by, Sophia Sakellariou, Senior Writer
In the wake of recent police brutality against people of color, Manhattan College students have made strides towards changing the name of the Raymond W. Kelly ‘63 Student Commons Building to better align with the institution’s Lasallian values, drafting a resolution outlining why they deem it necessary to do so.
Built in 2014, the building stands tall at the intersection between the College’s North and South campus, serving as a symbol of connection and community that college life brings. Home to the Lasallian Women and Gender Resource Center, the Multicultural Center, the Club Room and Fitness Center, Kelly Commons has provided a place for students to make valuable connections and further their learning experience.
However, students have taken a step back and assessed the meaning of the name behind this building and how it aligns with Lasallian values, the latter to which they deemed it doesn’t.
“I don’t see how someone like this can have a prominent building on campus that houses our Social Action Suite, Multicultural Center and a place of rest for all of our students,” said Daniel Aguirre De Araujo, a 2020 grad program graduate and co-author of the resolution.
Dedicated to Raymond W. Kelly ‘63, the name honors the former police commissioner and alum. Kelly was the longest serving commissioner in the history of the New York Police Department and the first to serve two separate tenures, making him a well-known and highly esteemed leader in law enforcement. It is not these accolades that students at Manhattan have an issue with, but his enforcement of the stop-and-frisk policy during his second tenure from 2002 to 2013 under Mayor Bloomberg.
The controversial program defined Michael Bloomberg’s policing as mayor of New York City which was brought to the surface and scrutinized during his presidential campaign. According to a New York Times article, police officers stopped and questioned suspected criminals more than five million times during his tenure, the majority of whom were young Black and Latino men. In 2009, Black and Latino residents of New York were nine times more likely to be stopped than white residents. These searches rarely materialized in the weapons officers were searching for.
Kelly fiercely defended the effectiveness of the policy alongside Bloomberg in the face of criticism. They argued that stop-and-frisk was an essential police tactic, the halting of which would lead to increased crime rates. This proved to be untrue. Only 14 out of every 10,000 stops conducted during Bloomberg’s tenure resulted in a gun and only 1,200 out of every 10,000 resulted in an arrest.
“We feel as though the current name of the student commons building does not reflect our Lasallian Mission- specifically that of Inclusive Community and Respect For All People,” said Ireland Twiggs, a senior peace and justice studies major who contributed to the drafting of the resolution.
“Since I was a freshman on campus, I have heard rumors of the controversy surrounding the naming of Kelly Commons and a push to change it. In the wake of recent events in our nation, it caused me personally to do more research on our nation and college’s history. It was then that I was approached by Rabea Ali, Liam Moran, and Dan Aguirre about co-authoring a resolution on renaming the Raymond W. Kelly ‘63 Student Commons,” Twiggs said.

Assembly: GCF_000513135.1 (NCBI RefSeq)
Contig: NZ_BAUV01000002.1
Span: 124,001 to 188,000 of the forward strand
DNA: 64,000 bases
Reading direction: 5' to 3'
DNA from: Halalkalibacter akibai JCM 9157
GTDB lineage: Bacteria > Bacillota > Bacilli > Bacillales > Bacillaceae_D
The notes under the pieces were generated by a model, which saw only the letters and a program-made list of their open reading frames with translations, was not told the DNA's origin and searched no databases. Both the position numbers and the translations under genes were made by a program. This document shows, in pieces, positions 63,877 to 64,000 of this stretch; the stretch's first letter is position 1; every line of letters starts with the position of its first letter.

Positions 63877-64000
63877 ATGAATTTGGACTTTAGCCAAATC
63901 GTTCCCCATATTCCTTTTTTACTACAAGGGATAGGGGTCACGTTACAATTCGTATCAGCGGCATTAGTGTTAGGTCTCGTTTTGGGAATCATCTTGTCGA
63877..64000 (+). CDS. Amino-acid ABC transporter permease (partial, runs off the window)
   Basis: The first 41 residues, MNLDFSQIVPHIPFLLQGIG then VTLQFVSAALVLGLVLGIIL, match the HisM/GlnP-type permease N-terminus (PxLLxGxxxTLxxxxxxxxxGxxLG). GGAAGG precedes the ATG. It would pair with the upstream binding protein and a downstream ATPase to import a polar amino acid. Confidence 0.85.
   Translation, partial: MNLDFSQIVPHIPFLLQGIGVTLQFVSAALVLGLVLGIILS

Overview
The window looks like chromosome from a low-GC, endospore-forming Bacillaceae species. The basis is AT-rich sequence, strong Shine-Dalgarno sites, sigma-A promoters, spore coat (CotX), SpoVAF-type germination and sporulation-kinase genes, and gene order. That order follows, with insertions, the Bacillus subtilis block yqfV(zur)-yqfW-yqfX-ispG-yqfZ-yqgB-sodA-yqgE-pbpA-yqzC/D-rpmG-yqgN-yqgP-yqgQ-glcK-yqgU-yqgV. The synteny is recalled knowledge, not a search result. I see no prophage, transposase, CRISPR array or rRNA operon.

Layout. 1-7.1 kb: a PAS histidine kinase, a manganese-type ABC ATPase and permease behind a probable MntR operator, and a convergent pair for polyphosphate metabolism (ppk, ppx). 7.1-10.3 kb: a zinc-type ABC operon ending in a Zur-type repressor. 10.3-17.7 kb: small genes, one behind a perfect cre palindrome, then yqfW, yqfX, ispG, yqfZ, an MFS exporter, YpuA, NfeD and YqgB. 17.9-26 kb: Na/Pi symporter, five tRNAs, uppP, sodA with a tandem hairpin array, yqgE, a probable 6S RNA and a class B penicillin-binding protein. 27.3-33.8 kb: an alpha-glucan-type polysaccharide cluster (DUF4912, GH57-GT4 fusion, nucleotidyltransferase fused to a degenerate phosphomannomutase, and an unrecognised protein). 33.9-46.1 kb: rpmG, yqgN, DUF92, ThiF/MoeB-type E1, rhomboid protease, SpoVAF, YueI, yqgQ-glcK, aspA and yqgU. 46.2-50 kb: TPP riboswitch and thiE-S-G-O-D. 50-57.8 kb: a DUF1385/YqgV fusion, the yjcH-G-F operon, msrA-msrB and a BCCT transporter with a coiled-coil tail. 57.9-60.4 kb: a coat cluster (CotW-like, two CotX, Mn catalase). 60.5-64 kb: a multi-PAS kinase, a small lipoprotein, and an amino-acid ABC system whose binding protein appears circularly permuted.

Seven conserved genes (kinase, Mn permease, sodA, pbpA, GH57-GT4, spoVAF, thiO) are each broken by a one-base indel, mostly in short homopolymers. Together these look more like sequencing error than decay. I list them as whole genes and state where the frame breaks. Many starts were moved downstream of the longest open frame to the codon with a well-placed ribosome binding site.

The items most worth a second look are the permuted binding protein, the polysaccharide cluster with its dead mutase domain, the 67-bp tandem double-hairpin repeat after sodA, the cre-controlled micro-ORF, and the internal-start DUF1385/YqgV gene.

Several students cited social media as their main source of information on the policy and Kelly’s past with it. An influx of posts drawing attention to and supporting the Black Lives Matter movement have brought racial inequalities to their attention, prompting action.
“Social media has played a vital role in the spread of information during this civil rights movement and I believe that it is a powerful tool that activists have used to help educate large audiences,” said Nicole Nuñez, a senior international studies major.
Nuñez found out about the resolution “through an anonymous students Instagram page,” and saw many more students and alum sharing it on their accounts, as well. The resolution has over 600 signatures from students and alumni and over 50 from faculty members.
“I signed the resolution because I will not stand idle while I watch the college that I love idolize a person who has ruined the lives of many people of color due to his own racist ideas,” said Nuñez. The policy that Raymond Kelly pushed was racially charged and disproportionately targeted people of color.”
Signing the resolution is just one way students have become involved in today’s racial and social movements.
“Petitions, donations, educating ourselves, and protests are just some of the main ways
people are fighting for this,” Aguirre said. “I believe that it is our job to support in any which way we can. This is to ensure we can start rebuilding our society and legislation to truly develop an area of inclusivity and equality for all. All lives don’t matter until Black Lives do, too.”
“I hope that the Administration at Manhattan College can see that we are trying to ensure that we reflect the necessary changes that must be made to promote inclusivity,” Aguirre said. “We do not wish to cancel Kelly, but perhaps be more mindful of his past actions.”